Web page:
The more you engage in aerobic exercise, strength training and balance work, the lower your risk for age-related functional limitations such as deteriorations in muscle mass, heart and lung strength, coordination and ­balance. Exercise helps counteract natural age-related increases in energy cost—the amount of energy needed to walk the same distance at the same pace now compared to several decades ago.

Strength training (using free weights, weight machines or resistance bands) can offset age-related muscle and bone loss by increasing muscle mass. Aerobic activity (walking, jogging, dancing, stationary biking, playing a sport) builds cardiovascular conditioning and endurance. And balance and stability work (yoga, tai chi) increases flexibility and reduces fall risk.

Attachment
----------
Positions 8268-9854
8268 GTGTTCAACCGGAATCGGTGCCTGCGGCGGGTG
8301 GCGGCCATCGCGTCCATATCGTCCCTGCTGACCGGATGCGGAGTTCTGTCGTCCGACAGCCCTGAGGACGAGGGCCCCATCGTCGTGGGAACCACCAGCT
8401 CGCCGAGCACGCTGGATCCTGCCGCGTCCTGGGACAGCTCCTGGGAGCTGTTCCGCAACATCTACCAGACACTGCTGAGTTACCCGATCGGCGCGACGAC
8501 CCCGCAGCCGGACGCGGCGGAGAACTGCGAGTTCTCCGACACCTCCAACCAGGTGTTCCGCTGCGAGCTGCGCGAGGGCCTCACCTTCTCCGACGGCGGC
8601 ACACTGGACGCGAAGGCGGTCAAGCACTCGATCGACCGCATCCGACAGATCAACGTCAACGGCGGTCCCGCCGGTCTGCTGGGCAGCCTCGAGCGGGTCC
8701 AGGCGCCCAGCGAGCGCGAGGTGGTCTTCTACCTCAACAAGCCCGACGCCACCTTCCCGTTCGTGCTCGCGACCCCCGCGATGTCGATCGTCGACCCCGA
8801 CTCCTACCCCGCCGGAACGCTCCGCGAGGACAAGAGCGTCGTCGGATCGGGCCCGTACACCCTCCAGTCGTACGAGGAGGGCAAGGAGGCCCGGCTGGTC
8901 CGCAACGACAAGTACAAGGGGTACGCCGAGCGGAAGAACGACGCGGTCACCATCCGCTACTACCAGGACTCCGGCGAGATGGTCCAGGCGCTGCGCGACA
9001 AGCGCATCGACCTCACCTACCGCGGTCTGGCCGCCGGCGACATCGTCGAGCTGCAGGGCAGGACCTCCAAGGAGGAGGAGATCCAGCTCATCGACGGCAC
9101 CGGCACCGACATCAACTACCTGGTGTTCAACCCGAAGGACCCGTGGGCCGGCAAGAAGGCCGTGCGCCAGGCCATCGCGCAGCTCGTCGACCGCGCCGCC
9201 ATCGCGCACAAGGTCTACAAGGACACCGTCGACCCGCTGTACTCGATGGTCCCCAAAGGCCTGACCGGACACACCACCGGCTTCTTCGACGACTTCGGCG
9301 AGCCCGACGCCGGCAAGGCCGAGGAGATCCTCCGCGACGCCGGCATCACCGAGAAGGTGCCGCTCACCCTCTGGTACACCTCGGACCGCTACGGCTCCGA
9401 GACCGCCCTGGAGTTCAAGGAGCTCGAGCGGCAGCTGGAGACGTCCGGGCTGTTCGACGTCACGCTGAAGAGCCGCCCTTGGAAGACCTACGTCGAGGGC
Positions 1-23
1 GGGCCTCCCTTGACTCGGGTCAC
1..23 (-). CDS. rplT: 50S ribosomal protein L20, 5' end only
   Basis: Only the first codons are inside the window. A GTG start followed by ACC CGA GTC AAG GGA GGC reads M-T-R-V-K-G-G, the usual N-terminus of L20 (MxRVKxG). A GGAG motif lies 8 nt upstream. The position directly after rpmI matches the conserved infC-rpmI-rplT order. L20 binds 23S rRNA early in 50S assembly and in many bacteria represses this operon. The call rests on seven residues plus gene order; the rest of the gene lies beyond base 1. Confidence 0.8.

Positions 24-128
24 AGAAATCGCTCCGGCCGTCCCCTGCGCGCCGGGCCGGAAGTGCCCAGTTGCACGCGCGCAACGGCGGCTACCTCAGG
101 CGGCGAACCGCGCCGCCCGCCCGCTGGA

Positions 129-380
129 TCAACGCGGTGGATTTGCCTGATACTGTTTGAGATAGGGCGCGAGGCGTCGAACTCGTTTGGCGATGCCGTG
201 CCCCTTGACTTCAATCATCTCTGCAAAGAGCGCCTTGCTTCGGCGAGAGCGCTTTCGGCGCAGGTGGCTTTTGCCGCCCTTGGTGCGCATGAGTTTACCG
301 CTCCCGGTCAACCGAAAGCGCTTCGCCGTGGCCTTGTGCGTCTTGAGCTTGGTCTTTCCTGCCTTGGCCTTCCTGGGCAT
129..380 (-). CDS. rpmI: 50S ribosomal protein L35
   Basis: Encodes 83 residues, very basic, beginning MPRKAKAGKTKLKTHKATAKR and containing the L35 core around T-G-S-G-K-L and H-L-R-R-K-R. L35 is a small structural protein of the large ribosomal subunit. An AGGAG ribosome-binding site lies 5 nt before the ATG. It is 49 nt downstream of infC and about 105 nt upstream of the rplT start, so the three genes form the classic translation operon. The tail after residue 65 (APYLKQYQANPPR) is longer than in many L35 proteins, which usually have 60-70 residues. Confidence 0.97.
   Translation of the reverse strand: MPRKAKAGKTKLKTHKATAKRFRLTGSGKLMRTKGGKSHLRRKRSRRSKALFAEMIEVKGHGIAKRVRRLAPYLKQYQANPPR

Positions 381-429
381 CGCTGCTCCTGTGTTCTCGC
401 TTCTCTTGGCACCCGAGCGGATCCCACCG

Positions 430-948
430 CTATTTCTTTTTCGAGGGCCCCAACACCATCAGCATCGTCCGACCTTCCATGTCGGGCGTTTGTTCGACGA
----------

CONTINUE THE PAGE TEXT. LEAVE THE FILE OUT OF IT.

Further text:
Every little bit helps, especially if you’re currently leading a sedentary lifestyle. Less than five minutes a day of moderate-to-intense activity is enough to reduce the risk for a serious fall in older adults. Individuals with type 2 diabetes who engage in occasional exercise enjoy a much lower mortality rate than those who don’t exercise at all.

If you need even more reason to exercise: It de-fogs memory, and just a single 10-to-30-minute exercise ­session is enough to lift your mood.

Nervous about starting to exercise because of a medical condition? Talk with your health-care provider—you may qualify for physical therapy via Medicare, during which you’ll learn exercises and strategies to improve your gait and balance.

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